Investing in Hampshire’s roads for the long run
Following the successful completion of Operation Restore which, in six months, resurfaced and repaired 62 miles of road in over 200 separate locations, Operation Resilience hit the roads in April. This is the next stage of a long term strategy to effectively ‘future-proof’ Hampshire’s road network, making them more resilient to the effects of extreme weather, such as snow and ice and increasingly heavy traffic.
There is a dedicated team made up of staff from the County Council, the maintenance contractor Amey and sub-contractor Tarmac. Stuart Giddings heads up the project and tells us more about it
Why is the council embarking on Operation Resilience?
Good roads are a vital component of Hampshire’s infrastructure, essential for economic progress and the county’s prosperity. Operation Resilience is an investment in Hampshire’s roads for the long term and marks a substantial shift from reactive to planned maintenance – which is much more cost effective in the long run.
Where will we see progress?
Many of the sites in the programme are targeting smaller roads, often in rural locations. A lot of roads in the countryside are sometimes old tracks built up over the years with overlays of tar and chippings. This makes them susceptible to damage from traffic and bad weather and, of course, they were never designed to cope with the amount, or weight, of traffic on the roads that there is today. These roads are, however, often the main routes in and out of a village and vital to the community, so it is essential they are well looked after. Operation Resilience is for the whole of Hampshire and includes urban as well as rural areas.
What exactly is the work you are doing?
We are carrying out a variety of maintenance treatments based around extending the resilience and life of the road network. These repairs range from structural repairs to road foundations and restoring skid resistance. We are also resurfacing and putting in new highways drainage – increasing capacity by installing new gullies, soakaways and ditches, as well as renewing pipe runs to improve drainage systems. These are designed to cope with the more intense storms which are increasingly likely in the UK as our climate changes.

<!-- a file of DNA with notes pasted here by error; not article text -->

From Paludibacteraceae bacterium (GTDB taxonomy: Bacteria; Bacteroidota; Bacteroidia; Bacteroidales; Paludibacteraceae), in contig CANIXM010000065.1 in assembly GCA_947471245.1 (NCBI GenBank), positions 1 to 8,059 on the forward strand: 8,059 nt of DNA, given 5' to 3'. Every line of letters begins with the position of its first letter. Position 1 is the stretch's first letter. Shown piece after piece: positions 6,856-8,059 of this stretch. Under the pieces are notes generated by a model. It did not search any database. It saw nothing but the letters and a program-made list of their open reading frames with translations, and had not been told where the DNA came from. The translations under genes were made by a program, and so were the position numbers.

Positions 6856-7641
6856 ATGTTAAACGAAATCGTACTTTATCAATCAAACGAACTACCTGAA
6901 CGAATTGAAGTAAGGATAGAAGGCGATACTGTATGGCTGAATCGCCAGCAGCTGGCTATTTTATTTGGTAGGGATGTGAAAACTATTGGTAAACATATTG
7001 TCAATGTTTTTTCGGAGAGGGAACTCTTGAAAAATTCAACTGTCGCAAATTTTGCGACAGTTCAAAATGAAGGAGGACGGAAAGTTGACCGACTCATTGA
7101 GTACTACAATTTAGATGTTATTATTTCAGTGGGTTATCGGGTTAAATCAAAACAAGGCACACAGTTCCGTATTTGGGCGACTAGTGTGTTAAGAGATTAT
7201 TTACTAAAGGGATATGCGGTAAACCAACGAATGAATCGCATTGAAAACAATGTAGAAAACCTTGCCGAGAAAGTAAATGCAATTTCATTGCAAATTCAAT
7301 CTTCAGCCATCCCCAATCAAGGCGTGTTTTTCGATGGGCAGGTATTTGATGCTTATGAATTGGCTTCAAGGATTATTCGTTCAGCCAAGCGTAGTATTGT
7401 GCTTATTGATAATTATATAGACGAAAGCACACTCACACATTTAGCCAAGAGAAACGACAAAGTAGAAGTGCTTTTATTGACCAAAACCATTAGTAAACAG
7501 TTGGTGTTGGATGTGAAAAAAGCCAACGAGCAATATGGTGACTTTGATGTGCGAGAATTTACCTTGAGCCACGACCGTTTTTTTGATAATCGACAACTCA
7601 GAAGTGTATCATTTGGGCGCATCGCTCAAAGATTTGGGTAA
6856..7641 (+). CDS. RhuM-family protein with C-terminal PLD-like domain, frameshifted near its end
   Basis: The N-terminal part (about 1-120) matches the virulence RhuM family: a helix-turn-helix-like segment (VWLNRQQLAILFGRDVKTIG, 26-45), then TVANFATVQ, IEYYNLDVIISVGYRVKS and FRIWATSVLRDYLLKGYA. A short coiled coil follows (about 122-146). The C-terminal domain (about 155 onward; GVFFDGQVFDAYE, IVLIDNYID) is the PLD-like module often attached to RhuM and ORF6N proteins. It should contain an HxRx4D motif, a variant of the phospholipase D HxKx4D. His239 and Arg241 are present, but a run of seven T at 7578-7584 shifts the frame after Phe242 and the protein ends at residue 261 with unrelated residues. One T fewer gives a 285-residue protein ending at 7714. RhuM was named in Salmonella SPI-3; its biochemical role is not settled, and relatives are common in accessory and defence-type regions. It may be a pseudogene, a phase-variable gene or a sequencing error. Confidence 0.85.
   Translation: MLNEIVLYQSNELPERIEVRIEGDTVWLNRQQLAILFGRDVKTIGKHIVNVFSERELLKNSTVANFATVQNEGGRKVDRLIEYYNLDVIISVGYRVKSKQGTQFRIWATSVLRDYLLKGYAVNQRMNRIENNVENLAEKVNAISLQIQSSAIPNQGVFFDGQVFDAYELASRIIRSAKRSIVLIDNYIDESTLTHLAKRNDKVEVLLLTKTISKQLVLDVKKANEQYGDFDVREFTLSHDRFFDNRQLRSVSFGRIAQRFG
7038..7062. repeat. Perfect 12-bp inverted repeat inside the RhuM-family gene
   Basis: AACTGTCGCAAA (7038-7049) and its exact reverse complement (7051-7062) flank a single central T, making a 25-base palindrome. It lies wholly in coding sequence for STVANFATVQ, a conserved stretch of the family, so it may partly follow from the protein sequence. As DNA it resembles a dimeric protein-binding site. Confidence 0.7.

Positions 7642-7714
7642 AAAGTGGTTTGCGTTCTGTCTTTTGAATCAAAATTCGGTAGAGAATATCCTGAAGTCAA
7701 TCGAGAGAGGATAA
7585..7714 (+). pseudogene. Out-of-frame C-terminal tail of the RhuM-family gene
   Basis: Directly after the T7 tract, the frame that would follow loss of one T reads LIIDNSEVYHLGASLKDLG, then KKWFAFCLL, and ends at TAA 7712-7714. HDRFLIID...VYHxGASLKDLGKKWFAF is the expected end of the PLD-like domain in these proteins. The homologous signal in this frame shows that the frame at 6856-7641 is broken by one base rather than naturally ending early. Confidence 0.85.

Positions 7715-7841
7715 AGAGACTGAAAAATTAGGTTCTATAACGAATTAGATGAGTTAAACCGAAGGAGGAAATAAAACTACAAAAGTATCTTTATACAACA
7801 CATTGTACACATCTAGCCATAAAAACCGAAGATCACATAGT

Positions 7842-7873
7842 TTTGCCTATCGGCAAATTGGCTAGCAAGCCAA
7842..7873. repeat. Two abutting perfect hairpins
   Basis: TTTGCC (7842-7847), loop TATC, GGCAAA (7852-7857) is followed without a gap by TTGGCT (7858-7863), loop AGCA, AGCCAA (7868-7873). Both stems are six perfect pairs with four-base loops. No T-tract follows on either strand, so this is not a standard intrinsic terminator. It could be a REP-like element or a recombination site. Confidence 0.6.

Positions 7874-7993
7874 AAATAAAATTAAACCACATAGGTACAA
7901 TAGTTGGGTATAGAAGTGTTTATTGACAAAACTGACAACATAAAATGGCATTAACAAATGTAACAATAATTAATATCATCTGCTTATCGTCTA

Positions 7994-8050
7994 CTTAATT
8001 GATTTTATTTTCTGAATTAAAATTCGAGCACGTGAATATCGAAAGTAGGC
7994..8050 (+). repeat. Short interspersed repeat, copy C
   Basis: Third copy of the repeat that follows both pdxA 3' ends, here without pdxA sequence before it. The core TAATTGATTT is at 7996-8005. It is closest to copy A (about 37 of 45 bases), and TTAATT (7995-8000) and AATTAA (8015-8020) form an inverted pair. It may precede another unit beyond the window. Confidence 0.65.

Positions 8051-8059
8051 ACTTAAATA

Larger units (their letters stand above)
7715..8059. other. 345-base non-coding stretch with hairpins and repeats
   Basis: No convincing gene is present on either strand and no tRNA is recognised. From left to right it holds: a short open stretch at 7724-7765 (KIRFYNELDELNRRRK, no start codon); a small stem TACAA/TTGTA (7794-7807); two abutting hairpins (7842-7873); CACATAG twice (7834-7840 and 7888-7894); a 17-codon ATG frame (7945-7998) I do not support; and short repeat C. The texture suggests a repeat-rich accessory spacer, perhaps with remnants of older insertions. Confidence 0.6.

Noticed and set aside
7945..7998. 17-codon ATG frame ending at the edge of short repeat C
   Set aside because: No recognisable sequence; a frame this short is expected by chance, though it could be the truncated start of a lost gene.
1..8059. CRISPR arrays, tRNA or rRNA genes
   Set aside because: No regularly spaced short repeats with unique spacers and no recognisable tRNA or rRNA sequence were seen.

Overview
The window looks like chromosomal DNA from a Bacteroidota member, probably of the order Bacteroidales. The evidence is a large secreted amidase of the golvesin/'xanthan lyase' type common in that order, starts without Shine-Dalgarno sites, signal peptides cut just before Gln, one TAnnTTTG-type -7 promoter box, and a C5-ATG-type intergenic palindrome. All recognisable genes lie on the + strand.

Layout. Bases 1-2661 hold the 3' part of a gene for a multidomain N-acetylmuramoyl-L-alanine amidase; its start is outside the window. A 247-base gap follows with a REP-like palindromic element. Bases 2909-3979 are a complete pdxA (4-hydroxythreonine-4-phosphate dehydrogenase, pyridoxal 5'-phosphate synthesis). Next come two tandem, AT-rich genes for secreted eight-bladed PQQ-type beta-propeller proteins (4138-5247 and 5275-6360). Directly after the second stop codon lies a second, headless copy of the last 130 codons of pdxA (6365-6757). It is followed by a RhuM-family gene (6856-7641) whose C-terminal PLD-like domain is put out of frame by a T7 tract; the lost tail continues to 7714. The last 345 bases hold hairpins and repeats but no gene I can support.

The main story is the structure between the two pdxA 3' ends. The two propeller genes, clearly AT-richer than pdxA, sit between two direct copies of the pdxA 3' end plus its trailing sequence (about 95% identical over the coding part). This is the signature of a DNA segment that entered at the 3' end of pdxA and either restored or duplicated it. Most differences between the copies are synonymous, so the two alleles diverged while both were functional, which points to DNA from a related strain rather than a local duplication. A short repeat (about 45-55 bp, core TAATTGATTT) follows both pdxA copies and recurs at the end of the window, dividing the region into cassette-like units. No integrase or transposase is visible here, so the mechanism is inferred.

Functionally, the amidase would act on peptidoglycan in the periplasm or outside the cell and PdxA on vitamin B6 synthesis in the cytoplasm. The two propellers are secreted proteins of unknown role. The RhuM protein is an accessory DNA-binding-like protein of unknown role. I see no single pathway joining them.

How do you decide where you’re going to carry out work?
Generally, a ‘worst first’ approach is taken. Each site is assessed against criteria, such as how often we’ve had to do individual repairs there, how many defect reports there have been, if it is an area which experiences surface water problems and our own technical assessments of the structural and surface condition of the road.
Are there any road closures because of the work?
I’m afraid so – it is just not possible to carry out the type of works needed on some roads without closing them, but we try to keep this to the absolute minimum. We also try to give advanced notice of road closures locally but please also visit www.hants.gov.uk/roads for up to date information so you can plan your journeys accordingly. Alternatively, you can call 0845 603 5633.
How will we know where you are planning to work and if we need to adjust our journeys?
The programme on our website is always completely up to date and we write to residents nearby about planned work. However, timescales do sometimes have to be moved if we get a bout of bad weather or we see that, once we open the road up, repair works are going to be more complicated than anticipated. The local newspapers, radio stations, parish and town councils are always kept informed, and changes and reminders of work will also be put out on the County Council’s Hantsconnect twitter feed.
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